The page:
"The only constant is change, continuing change, inevitable change, that is the dominant factor in society today. No sensible decision can be made any longer without taking into account not only the world as it is, but the world as it will be." - Isaac AsimovIn an ideal world, leadership changes are pre-planned, orderly and efficient. Internal successors are identified, and groomed and when it’s time, take the torch. Steve Jobs asked Tim Cook to take over Apple. Warren Buffet has a successor in mind, he just isn’t ready to retire yet.
But as we’ve seen, whether we are talking about Yahoo, Quiznos, or newer companies like Groupon, leadership transitions can frequently be a total surprise, ill-timed and sometimes driven by crisis.
The following are a few quick tips if you are dealing with an unexpected leadership change.
Facts (not the Feelings)
Before the board members start pinging their respective networks to drum up potential candidates, kick off the process by getting it all on the table. What happened? In some situations someone has left or has been released. Sometimes it’s a little bit of both. Why weren’t they happy? Where was the disconnect? Remember, facts first, perceptions second. And for the record, feelings are important, but it’s a business so start the conversation with data.
Connect the Dots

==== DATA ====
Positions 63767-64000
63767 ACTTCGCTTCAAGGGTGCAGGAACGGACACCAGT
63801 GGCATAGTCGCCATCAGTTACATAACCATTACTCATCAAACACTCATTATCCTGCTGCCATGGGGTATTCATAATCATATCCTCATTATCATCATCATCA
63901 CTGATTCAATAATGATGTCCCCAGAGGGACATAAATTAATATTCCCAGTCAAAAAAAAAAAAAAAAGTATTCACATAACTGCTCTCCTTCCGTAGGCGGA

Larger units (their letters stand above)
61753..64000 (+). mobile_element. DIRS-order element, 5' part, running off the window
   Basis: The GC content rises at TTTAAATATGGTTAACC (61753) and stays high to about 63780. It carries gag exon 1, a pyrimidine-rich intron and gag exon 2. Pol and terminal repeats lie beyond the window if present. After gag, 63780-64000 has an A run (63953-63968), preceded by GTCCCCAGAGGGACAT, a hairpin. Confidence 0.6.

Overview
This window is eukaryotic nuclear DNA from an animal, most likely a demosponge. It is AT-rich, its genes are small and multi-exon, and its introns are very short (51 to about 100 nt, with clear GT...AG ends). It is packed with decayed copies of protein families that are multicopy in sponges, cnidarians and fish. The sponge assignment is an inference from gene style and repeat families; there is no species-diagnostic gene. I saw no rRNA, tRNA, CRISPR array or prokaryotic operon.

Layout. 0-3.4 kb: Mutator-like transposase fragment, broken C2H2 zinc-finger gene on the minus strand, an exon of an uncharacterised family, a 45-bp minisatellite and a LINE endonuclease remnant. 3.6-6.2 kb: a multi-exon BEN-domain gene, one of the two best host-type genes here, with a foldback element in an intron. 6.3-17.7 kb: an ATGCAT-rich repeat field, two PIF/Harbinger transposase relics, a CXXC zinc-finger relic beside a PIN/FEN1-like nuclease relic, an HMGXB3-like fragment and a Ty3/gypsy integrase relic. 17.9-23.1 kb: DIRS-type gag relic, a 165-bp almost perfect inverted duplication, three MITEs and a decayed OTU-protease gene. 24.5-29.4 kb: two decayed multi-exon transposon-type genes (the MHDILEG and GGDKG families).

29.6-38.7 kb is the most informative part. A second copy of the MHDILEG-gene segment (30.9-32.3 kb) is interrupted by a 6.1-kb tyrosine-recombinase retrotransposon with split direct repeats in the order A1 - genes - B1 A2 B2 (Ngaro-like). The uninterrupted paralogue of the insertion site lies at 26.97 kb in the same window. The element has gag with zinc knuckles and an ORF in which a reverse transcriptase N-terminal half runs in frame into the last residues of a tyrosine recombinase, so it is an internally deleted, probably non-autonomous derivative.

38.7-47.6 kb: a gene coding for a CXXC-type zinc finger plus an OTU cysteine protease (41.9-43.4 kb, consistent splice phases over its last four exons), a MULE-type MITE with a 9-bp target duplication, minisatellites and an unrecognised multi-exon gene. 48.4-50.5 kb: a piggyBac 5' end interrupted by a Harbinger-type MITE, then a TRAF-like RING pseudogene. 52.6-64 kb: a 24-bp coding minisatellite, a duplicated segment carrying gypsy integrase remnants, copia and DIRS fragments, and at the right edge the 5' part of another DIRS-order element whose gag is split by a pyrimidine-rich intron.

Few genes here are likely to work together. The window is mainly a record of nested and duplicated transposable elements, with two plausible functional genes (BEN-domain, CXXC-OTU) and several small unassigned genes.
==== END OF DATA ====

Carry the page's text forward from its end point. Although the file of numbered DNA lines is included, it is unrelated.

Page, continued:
When you have firm grasp of the must-have right and left brain skills for the role, you are now ready to build a score card. Companies that we’ve worked with have found our process of building a score card to be quite useful, and have come to appreciate how much alignment can be created.
Make a Map
Again before you start hitting the send button on emails to folks in your network, make a road map of where you’ve been (past performance), where you want to go (future goals) and all the stops along the way (milestones). Having command of this information will help you message it better to outside prospects.
A number of hiring misfires come back to this. Whenever a board member of a firm tells me a story about settling with respect to a CEO hire, it usually doesn’t have a happy ending. We typically hear that he or she struggled with some of the job responsibilities, didn’t build confidence with all the stakeholders (board members and the leadership team) and frankly were unhappy. Don’t ignore the obvious – If they haven’t hit a lot three-point shots before they probably won’t hit any on your team either.
You’ve interviewed good people, they met the other members of the search committee, and a finalist was selected - Even the industrial psychologist signed off. Once the ink is dry on their employment agreement, it’s time for onboarding. Launch this new relationship right, help him or her figure out with whom they need to start forging a relationship, which locations they need to visit in the first 60 days, and what needs to happen and by when.
By the time your new CEO has been through the entire hiring regime, they should have budding rapport with the board members and potentially some of their new direct reports. For the stakeholders who’ve had some skepticism around this hire, it’s now time for them to cast aside their differences and look at how they can help this individual be successful. Once the decision is made, it’s time to invest in this new leader and for everyone involved to focus on how to make it a mutual win.